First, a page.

Print 60 comment(s) - last by mindless1.. on Oct 1 at 12:23 PM

California launches the nation's largest energy efficiency plan

The state of California has approved a new energy efficiency plan, providing $3.1 billion for programs from PG&E, Sempra Energy and Edison International.  The state is interested in providing financial benefits for programs designed to persuade home owners to use less energy.

Specifically, the $3.1 billion budget approved by the California Public Utilities Commission will help pave the way to savings of 7,000 gigawatt hours, 150 million metric therms of natural gas, and 1,500 megawatts of electricity.

City, county, and regional agencies will receive up to $265 million when they create energy-efficiency efforts.  Home owners will be able to monitor energy-usage statistics when they log onto the internet, the plan states.

"Capturing the full energy efficiency potential in the state requires more than simply providing rebates to support the installation of the latest and greatest widget," according to Michael Peevey, the state's commission president.

According to the state commission, energy  savings would be the same as three 500 megawatt power plants.  Furthermore, the new state-led programs would create between 15,000 and 18,000 new jobs, while also eliminating almost 3 million tons of greenhouse gas emissions across the state.

"The focus is to shift priorities away from rebates for widgets to sustained energy savings in the built environment," California Public Utilities Commission member Dian Grueneich told the media.  "These numbers are breathtaking in their own right."

Due to the faltering economy, energy conservation and efficiency have been popular among consumers and companies interested in reducing costs.

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RE: Good luck, CA...
By sigmatau on 9/26/2009 1:50:56 AM , Rating: 3
1. Most if not all CFLs light is not soft like incadecent.

2. I'm sorry but 91% is garbage. You can put a towel up and it will do about the same. 98% is not what a HEPA filter cleans.

"HEPA filters, by definition, remove at least 99.97% of airborne particles 0.3 micrometers (µm) in diameter" -source: Wiki

Leaving 9% of particles in the air per pass vs .03% is a crazy huge difference. I think many of the filters existing before HEPA were better than this. You would need to pass the air 4 times on your filter to get the same results as what a HEPA filter does in one pass. Sorry, if a vacuum cleaner can do this, then a air filter must be able to do it.

RE: Good luck, CA...
By quiksilvr on 9/26/2009 4:17:18 AM , Rating: 2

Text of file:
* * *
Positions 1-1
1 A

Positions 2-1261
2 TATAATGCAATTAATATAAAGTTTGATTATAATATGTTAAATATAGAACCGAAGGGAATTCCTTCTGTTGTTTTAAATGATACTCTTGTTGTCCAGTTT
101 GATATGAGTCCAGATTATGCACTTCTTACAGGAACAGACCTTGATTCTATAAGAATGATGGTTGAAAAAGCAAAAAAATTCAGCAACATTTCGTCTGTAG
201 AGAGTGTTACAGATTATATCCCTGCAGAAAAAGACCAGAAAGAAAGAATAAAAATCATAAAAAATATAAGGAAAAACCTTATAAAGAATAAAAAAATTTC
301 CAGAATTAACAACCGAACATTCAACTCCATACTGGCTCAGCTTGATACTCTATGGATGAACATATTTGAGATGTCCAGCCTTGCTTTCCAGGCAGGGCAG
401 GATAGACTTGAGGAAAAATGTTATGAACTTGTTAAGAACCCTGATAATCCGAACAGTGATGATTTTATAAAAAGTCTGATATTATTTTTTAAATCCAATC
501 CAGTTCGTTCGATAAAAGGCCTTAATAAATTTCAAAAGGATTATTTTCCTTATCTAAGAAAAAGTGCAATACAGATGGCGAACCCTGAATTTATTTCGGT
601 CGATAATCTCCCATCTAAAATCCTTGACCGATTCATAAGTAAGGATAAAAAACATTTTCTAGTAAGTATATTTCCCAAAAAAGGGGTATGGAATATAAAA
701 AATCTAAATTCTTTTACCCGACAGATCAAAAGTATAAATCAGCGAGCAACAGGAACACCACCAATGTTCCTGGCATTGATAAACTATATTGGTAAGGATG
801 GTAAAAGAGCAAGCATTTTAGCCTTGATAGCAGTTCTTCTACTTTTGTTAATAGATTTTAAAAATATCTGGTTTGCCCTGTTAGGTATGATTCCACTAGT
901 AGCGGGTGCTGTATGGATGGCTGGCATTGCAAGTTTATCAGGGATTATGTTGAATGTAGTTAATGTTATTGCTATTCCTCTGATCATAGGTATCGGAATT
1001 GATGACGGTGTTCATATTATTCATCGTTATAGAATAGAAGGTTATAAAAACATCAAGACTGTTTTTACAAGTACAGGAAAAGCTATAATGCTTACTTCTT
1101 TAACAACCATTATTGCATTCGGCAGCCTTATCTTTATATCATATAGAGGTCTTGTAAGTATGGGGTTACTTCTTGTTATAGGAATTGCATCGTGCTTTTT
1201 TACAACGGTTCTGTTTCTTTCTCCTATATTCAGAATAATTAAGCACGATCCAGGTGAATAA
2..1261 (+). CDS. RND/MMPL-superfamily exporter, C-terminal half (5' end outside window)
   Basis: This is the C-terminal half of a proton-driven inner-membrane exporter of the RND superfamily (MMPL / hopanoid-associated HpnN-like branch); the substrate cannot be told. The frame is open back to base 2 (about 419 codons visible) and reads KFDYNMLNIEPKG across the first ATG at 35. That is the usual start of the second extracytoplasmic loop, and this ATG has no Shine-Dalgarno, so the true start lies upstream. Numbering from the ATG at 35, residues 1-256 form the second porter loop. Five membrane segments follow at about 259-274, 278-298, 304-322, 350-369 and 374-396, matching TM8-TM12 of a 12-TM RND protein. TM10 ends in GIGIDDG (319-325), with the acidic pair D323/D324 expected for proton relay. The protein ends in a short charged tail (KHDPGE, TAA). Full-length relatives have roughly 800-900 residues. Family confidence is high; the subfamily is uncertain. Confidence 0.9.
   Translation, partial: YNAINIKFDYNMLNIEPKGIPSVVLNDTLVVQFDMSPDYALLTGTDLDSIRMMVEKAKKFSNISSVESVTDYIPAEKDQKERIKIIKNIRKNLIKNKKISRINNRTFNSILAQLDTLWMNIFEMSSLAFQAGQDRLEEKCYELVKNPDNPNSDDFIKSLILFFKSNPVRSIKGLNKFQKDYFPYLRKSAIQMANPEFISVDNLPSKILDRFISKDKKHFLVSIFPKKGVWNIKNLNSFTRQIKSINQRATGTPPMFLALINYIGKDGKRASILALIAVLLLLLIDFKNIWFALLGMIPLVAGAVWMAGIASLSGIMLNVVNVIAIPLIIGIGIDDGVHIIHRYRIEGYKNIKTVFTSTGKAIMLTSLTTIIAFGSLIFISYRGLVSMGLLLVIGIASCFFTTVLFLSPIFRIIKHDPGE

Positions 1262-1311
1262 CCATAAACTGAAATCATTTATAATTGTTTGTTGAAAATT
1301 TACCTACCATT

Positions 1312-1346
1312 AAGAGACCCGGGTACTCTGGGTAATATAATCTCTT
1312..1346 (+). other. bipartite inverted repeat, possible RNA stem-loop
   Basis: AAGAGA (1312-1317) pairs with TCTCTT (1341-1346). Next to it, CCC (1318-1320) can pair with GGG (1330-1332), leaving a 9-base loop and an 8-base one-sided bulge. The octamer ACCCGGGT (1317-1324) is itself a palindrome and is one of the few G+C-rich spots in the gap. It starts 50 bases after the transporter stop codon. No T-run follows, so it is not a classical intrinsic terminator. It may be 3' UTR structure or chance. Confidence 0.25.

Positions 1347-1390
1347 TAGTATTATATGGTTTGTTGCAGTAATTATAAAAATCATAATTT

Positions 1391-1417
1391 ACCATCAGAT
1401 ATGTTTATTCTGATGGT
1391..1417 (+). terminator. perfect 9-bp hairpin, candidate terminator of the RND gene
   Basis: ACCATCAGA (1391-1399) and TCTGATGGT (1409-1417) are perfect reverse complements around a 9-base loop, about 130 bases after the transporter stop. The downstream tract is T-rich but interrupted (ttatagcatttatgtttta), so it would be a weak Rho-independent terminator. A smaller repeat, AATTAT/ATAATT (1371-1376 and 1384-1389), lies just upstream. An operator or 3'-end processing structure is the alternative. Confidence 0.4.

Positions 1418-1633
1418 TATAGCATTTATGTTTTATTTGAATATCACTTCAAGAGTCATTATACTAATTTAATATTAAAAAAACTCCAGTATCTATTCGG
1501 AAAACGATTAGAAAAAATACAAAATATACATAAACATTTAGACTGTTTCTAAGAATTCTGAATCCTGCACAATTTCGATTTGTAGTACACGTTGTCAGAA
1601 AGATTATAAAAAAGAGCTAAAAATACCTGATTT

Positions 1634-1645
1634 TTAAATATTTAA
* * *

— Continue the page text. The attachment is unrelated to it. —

Yeah, for 6 months to a year. Then that 99.97% drops. I'd rather get 91% for a decade. And, as I said, compared to what most people have in their AC is no where near as good, I'd say a MERV 8 filter that can be washed and reused over and over for 10 years is pretty damn good.

RE: Good luck, CA...
By Samus on 9/26/2009 4:59:36 PM , Rating: 3
It isn't neccessarily unhealthy to breath 'dust.' Infact, some medical research provides evidence the peanut allergy (and many other allergies) develope during infancy thru early childhood years when living in 'too clean' of an environment.

Which explains why, genetically, farm-cultured civilizations virtually never have allergies or rejection of food.

Breath some dust, just not pollution.

RE: Good luck, CA...
By mindless1 on 9/26/2009 6:19:52 PM , Rating: 2
Actually, no. The 99.97 does not drop, the filter gets ever more clogged and filters even better, BUT it constricts airflow too much beyond a point and is more likely to be deformed away from the duct slot or gaskets so the dirty air simply flows around it rather than through it.

91% for a decade is not good. That's a ton of crap building up in the ductwork and a lot more perpetual dust everywhere in the home. What is needed instead is simply 100% recyclable paper fiber filters, and of course recycling programs that do so.

RE: Good luck, CA...
By tmouse on 9/28/2009 8:16:32 AM , Rating: 4
While you are technically correct, the reality is any gaps formed do in fact drastically decrease the filtration since most of the air will take the route of least resistance.

RE: Good luck, CA...
By mindless1 on 10/1/2009 12:23:03 PM , Rating: 2
Uhh, didn't I mention that?

I wouldn't agree that it's "most" though, when you have a large duct and the gap is a narrow constriction you will still have sufficient negative pressure to pull a lot through the filter.

Take my word for it, I used to be in the HVAC biz to put me through college years ago. Even so, anybody can choose to put some foam weather stripping tape down to seal theirs better if they so desire, but it is not a standard feature on the base units most often installed in homes (yet easily added yourself if you aren't allergic to grabbing a screwdriver and mallet to pull the duct apart, apply it then beat it back together again.

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